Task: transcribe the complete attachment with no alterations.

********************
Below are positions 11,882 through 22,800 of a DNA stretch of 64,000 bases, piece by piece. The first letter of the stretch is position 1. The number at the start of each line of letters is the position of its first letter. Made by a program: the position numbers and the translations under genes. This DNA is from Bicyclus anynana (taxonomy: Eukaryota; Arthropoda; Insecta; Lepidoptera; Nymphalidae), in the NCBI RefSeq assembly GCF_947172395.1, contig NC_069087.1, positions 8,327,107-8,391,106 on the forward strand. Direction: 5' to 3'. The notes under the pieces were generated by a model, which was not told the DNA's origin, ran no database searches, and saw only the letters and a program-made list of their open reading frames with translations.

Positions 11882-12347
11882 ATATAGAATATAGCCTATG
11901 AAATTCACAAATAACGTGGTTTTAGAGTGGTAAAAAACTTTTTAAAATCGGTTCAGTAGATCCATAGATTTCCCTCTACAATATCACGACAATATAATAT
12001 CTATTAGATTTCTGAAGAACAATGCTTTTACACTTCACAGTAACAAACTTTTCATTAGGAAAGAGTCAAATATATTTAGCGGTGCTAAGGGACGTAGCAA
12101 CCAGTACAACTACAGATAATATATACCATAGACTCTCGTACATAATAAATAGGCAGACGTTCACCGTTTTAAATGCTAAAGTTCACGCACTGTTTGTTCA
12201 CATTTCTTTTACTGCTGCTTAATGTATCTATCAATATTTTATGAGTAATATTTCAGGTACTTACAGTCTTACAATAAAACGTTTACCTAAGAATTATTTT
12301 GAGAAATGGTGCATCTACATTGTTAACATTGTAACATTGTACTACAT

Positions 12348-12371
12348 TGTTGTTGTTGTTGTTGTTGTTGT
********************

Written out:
Below are positions 11,882 through 22,800 of a DNA stretch of 64,000 bases, piece by piece. The first letter of the stretch is position 1. The number at the start of each line of letters is the position of its first letter. Made by a program: the position numbers and the translations under genes. This DNA is from Bicyclus anynana (taxonomy: Eukaryota; Arthropoda; Insecta; Lepidoptera; Nymphalidae), in the NCBI RefSeq assembly GCF_947172395.1, contig NC_069087.1, positions 8,327,107-8,391,106 on the forward strand. Direction: 5' to 3'. The notes under the pieces were generated by a model, which was not told the DNA's origin, ran no database searches, and saw only the letters and a program-made list of their open reading frames with translations.

Positions 11882-12347
11882 ATATAGAATATAGCCTATG
11901 AAATTCACAAATAACGTGGTTTTAGAGTGGTAAAAAACTTTTTAAAATCGGTTCAGTAGATCCATAGATTTCCCTCTACAATATCACGACAATATAATAT
12001 CTATTAGATTTCTGAAGAACAATGCTTTTACACTTCACAGTAACAAACTTTTCATTAGGAAAGAGTCAAATATATTTAGCGGTGCTAAGGGACGTAGCAA
12101 CCAGTACAACTACAGATAATATATACCATAGACTCTCGTACATAATAAATAGGCAGACGTTCACCGTTTTAAATGCTAAAGTTCACGCACTGTTTGTTCA
12201 CATTTCTTTTACTGCTGCTTAATGTATCTATCAATATTTTATGAGTAATATTTCAGGTACTTACAGTCTTACAATAAAACGTTTACCTAAGAATTATTTT
12301 GAGAAATGGTGCATCTACATTGTTAACATTGTAACATTGTACTACAT

Positions 12348-12371
12348 TGTTGTTGTTGTTGTTGTTGTTGT